A good heart and a helping hand
Many thanks for the article ‘Budding heart doctor beats the odds’ (Metro, June 25) which I came across recently. It was 1992 when my father accidentally got acquainted with Dr. A.K. Maity at Medical College. Though my name was not there on the merit list, Dr. Maity encouraged me to appear again in the Joint Entrance Examination. He coached me and many others without charging us any fees. Moreover, sometimes he provided us money from his own pocket for our meals. He used to say: “You become a doctor; that will be my reward”. Dr. Maity silently and successfully trained many of his students to reach their goal like Bappaditya, the son of the handicapped railway hawker. There was a time when he and his companions used to teach the poor boys in Tangra slums free of cost. Many of his students are well-established doctors working in big cities. Having become a doctor today, I feel grateful to think that people like Dr. Maity still exist in this self-seeking society.
We are also happy that Metro is coming to the aid of helpless students like Bappaditya, who find it tough to fund their higher studies. Hope you will continue with such encouraging efforts.
Dr. Prasanta Majumder,
Reuben Thangarajan’s feat is commendable indeed (Never a break from books, Metro, Oct. 2). I know a student, Tumpa Das, coming from an economically weak family, who passed Madhyamik and Higher Secondary exams without missing a single class at Taki House Multipurpose Girls’ High School. Tumpa’s father used to talk about how she made him take her to school on his bicycle even when she had high fever. Printing such stories of sincerity, perseverance and love for studies will surely encourage students.
Maniktala Main Road.
lIt is true that most students, in their primary school days, fake stomach aches or other ailments to avoid school. But Reuben Thangarajan cannot be the only student to achieve 100 per cent attendance record in school. In the late 50s, I studied in Hare School, located a stone’s throw away from my residence. I would attend school regularly on foot, ignoring hartal and waterlogging, for four-five years consecutively till the completion of my school education. The durwan used to rebuke me for my adventure. However, I used to get ‘regular attendance’ prize every year.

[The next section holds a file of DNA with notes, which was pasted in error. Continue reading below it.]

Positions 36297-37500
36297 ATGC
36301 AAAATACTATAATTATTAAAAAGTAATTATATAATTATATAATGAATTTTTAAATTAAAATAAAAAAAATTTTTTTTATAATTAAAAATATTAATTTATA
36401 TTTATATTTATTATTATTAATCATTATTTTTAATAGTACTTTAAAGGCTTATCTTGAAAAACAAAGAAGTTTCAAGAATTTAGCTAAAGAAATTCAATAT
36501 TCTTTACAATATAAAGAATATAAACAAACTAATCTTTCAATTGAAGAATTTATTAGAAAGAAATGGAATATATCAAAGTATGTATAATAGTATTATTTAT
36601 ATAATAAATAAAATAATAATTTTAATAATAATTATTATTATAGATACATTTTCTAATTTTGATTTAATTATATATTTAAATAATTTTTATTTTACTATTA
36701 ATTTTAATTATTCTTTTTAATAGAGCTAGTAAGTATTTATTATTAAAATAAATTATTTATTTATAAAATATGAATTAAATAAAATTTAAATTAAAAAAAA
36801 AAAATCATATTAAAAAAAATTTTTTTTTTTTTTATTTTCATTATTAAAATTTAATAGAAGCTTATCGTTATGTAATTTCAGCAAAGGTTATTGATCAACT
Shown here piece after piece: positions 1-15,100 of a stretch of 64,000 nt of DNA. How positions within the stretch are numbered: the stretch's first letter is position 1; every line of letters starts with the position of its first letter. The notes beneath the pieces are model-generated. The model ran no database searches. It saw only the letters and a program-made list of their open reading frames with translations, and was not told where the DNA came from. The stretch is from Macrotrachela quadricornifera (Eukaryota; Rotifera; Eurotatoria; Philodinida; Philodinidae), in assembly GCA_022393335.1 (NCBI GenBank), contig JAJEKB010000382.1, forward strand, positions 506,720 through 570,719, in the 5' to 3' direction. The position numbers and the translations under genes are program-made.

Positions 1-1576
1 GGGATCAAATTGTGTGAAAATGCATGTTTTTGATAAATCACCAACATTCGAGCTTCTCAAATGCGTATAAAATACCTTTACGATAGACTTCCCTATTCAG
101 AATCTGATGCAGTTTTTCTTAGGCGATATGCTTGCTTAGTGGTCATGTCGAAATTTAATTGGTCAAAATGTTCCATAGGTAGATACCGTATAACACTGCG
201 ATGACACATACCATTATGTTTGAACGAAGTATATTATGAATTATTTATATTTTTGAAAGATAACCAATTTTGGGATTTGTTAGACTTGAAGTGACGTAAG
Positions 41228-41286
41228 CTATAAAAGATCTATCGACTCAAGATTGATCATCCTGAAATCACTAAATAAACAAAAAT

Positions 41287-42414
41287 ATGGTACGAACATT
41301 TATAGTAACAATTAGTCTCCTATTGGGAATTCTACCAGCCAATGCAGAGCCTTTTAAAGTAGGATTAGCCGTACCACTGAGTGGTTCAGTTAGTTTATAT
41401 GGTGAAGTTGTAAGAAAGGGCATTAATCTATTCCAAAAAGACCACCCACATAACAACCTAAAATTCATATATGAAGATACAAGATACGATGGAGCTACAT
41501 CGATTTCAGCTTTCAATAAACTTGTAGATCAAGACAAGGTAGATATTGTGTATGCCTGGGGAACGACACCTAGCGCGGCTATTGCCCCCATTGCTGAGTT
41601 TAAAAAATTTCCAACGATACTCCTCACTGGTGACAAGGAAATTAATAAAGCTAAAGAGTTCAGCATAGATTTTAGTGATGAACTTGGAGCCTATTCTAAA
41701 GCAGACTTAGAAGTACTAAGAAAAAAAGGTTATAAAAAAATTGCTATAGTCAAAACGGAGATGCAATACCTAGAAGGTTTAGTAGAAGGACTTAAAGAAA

Salt Lake City.
Clear the air
The state government’s traffic reform report (Old cars: Gas it or be gone, Metro, Sept 30) is praiseworthy and would go a long way in controlling pollution in the city. It would be good if some gadget is now available to save individuals from breathing polluted air. But something less clumsy than masks, please.
The joint venture by a voluntary organisation and doctors of Nilratan Sirkar Medical College and Hospital to treat snake-bite patients in the remote villages of South 24-Parganas is laudable (Voices at war with venom, Metro, Oct 3). It is a matter of disgrace that such patients have to travel all the way to the city hospitals.
Mohan Lal Sarkar,
This is with regard to a report ‘HC tower order’ (Metro, October 23), concerning the application filed by Reliance Infocomm Ltd. challenging the decision of the Munsif of the Barasat court. We are representing Reliance Infocomm Ltd. The petitioner before Calcutta High Court was Reliance Infocomm Ltd. and not “Reliance Telecommunication Company”. The application was heard by Justice D.K. Seth and not by a division bench comprising Justice Seth and Justice Banerjee as mentioned in the report.
Our client filed an application under Article 227 of the Constitution before Calcutta High Court challenging the interim orders passed by the Munsif at Barasat. As it would appear from the order, the high court was pleased to direct the Munsif to peremptorily hear the main application for injunction without granting adjournment on any ground whatsoever on November 11, 2002, on merit and in accordance with law, thereby preponing the date of hearing which was initially fixed on November 15 for hearing of the application for extension of the interim order.
Pijush Kanti Ray,